Kid Vicious vs Devon Britt-Darby, Gut Bash 13 (BG East)
I'm in over my head on this one because the gut punching thing has never appealed to me - not as a main course anyway. I do like punching in a fight, and I'm fine if some of those punches land on the stomach. I'm particularly fond of big-bellied wrestlers getting socked in the gut - and I refer to taut convex bellies, not the ones that shake like a bowlful of jelly - and I have no idea why that might be so. I'm not a fan of the dogged pursuit of any one hold or tactic isolated from a larger scheme of combat or drama. I love bear hugs, but to me a video entirely devoted to bear hugs is a bit like a main course of gravy.
However, I am a huge Kid Vicious fan and have been since he first entered my radar years ago. Back before this blog existed, before I had heard of a blog, I was fixated on slim pervy heels like Dick the Prick, Jarret Cole, Mickey Rollins, Dane Tarsen, Kurt Eriksen, and the lot - but the slimmest and perviest of them all was Vicious, who brought a sort of gentlemanly and carnivorous chi to the art of crushing a man's spirit and seizing his cock. Fortunately, a sadomasochist has a longer shelf life in the BGE universe than a babyface - ou sont les Flyboys d'antan? - and Kid Vicious is still flaying his victims with the fine eye and delicate touch of a diamond cutter. If anybody can interest me in the varieties of tummy torture, it is the Kid.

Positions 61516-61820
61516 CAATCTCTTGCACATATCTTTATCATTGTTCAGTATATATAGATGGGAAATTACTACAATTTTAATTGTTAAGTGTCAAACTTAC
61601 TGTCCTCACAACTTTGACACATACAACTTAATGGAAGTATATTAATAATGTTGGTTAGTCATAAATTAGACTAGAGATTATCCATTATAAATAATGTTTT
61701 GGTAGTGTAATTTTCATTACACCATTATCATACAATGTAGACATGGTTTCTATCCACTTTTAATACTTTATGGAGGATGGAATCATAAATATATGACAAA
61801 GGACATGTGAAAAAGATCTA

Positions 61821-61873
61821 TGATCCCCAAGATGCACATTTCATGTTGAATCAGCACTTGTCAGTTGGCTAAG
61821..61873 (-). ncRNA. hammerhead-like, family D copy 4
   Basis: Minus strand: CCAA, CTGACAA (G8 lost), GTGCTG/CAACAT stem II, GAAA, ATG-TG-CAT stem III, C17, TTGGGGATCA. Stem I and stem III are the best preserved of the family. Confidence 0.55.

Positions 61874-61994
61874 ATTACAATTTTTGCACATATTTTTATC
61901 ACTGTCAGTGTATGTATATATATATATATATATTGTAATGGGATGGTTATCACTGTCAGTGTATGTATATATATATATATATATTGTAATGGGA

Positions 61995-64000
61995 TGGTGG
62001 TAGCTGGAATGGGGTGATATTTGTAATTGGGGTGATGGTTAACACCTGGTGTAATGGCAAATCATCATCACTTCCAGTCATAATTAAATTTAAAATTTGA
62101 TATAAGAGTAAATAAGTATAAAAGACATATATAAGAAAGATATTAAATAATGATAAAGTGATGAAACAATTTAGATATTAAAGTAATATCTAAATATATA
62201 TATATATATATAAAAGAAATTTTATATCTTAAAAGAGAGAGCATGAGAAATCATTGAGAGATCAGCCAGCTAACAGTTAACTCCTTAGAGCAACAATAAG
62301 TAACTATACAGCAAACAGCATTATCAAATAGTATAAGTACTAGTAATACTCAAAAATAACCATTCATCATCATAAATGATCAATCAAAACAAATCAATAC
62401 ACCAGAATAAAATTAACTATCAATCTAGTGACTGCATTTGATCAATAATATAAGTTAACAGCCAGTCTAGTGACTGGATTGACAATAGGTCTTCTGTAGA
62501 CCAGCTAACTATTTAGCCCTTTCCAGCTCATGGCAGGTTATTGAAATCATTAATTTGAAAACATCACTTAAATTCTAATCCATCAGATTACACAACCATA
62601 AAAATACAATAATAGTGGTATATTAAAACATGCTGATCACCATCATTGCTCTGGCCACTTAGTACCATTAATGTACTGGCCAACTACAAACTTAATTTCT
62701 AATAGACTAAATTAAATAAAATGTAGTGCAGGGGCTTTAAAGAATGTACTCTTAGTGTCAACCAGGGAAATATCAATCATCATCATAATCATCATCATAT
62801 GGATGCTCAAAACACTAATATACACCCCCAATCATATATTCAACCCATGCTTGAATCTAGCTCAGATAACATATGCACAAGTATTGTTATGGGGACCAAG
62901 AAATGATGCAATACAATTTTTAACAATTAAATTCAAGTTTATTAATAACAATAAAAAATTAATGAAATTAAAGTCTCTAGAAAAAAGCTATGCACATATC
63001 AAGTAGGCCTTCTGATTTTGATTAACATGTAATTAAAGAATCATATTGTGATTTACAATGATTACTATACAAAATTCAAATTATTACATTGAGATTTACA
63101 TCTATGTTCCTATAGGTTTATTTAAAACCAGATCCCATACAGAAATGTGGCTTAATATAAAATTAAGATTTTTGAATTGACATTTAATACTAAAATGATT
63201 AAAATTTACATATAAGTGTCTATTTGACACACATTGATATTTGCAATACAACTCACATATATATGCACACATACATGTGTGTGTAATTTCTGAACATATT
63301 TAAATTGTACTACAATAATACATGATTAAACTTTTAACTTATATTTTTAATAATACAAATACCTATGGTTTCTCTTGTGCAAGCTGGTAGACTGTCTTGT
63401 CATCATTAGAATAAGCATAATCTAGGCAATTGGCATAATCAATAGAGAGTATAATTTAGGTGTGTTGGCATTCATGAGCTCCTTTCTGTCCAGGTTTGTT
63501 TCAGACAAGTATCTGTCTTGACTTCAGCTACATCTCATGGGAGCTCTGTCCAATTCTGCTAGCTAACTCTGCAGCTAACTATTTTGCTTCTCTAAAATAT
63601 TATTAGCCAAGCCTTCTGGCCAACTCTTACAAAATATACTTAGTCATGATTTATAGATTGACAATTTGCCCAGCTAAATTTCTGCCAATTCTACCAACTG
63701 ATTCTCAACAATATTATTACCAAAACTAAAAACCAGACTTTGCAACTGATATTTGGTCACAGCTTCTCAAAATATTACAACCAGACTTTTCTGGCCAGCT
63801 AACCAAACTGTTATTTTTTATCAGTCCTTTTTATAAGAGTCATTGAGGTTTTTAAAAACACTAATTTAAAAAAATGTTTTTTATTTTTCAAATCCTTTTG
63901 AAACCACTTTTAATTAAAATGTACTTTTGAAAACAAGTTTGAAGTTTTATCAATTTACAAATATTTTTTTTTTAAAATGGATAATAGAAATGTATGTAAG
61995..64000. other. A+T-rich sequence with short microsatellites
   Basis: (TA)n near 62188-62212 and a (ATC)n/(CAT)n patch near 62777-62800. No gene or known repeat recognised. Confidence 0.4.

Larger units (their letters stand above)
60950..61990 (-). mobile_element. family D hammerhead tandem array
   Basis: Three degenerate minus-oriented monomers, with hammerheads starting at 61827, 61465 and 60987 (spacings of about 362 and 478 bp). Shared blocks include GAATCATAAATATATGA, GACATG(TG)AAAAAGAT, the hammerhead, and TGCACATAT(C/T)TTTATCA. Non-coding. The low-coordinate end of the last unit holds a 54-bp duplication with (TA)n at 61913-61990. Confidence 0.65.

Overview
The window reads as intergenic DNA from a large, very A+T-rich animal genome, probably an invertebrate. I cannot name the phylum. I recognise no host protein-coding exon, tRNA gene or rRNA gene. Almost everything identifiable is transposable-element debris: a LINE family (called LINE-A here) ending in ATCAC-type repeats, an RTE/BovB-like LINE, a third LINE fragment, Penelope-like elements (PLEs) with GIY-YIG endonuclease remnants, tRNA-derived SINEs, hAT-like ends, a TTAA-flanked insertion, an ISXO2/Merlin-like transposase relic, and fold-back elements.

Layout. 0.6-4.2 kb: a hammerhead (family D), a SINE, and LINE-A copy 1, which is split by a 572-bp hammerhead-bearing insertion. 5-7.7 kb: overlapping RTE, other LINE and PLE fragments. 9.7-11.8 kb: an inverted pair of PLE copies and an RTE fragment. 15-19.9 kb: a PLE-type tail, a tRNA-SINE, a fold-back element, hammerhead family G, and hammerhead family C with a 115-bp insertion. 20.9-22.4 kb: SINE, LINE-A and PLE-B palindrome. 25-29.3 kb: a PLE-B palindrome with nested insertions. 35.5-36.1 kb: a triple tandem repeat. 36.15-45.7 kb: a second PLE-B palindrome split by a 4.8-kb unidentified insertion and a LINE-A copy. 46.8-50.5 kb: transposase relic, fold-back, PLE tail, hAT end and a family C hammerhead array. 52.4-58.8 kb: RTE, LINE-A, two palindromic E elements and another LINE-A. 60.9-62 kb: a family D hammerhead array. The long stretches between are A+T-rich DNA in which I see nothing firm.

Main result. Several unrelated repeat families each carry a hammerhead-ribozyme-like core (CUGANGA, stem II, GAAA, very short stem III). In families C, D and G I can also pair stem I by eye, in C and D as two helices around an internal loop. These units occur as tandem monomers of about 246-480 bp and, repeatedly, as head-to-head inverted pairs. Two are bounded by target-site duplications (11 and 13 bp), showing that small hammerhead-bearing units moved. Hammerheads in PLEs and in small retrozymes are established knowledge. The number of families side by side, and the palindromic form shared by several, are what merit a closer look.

Six-foot, 170-pounder Devon Britt-Darby is new to me and new to BG East. He sports a washboard stomach - a cliché of male pulchritude that I appreciate for its longevity and wow factor, though personally I prefer thighs and backs. It's a perfect canvas for Vicious to paint his latest masterwork, The Many Miseries of Devon. The 77-minute crucible begins innocently enough, assuming that stringing a man up and pummeling his torso can be called innocent. Thirteen minutes on, Vicious throws Devon into the ring, where he demonstrates the close detail work he's famous for, alternating between tyranny and brief interludes of wolf-like tenderness. Devon is an expressive victim, vocal and animated within the tight constraints the Kid imposes on him. I'd credit him more for his acting ability if only his abs weren't so rapidly coloring strawberry pink, thus suggesting he might not be acting at all.
Though Vicious seldom deviates from his determined target, his colorful array of tactics negates my complaint about overly focused themes in wrestling. Far from repetitious, his assaults are endlessly inventive and even form a curious kind of dramatic arc even though Devon offers no retaliation or resistance. It's an elaborate dance with Vicious leading and Britt-Darby totally submissive to the virtuoso's will and whims.
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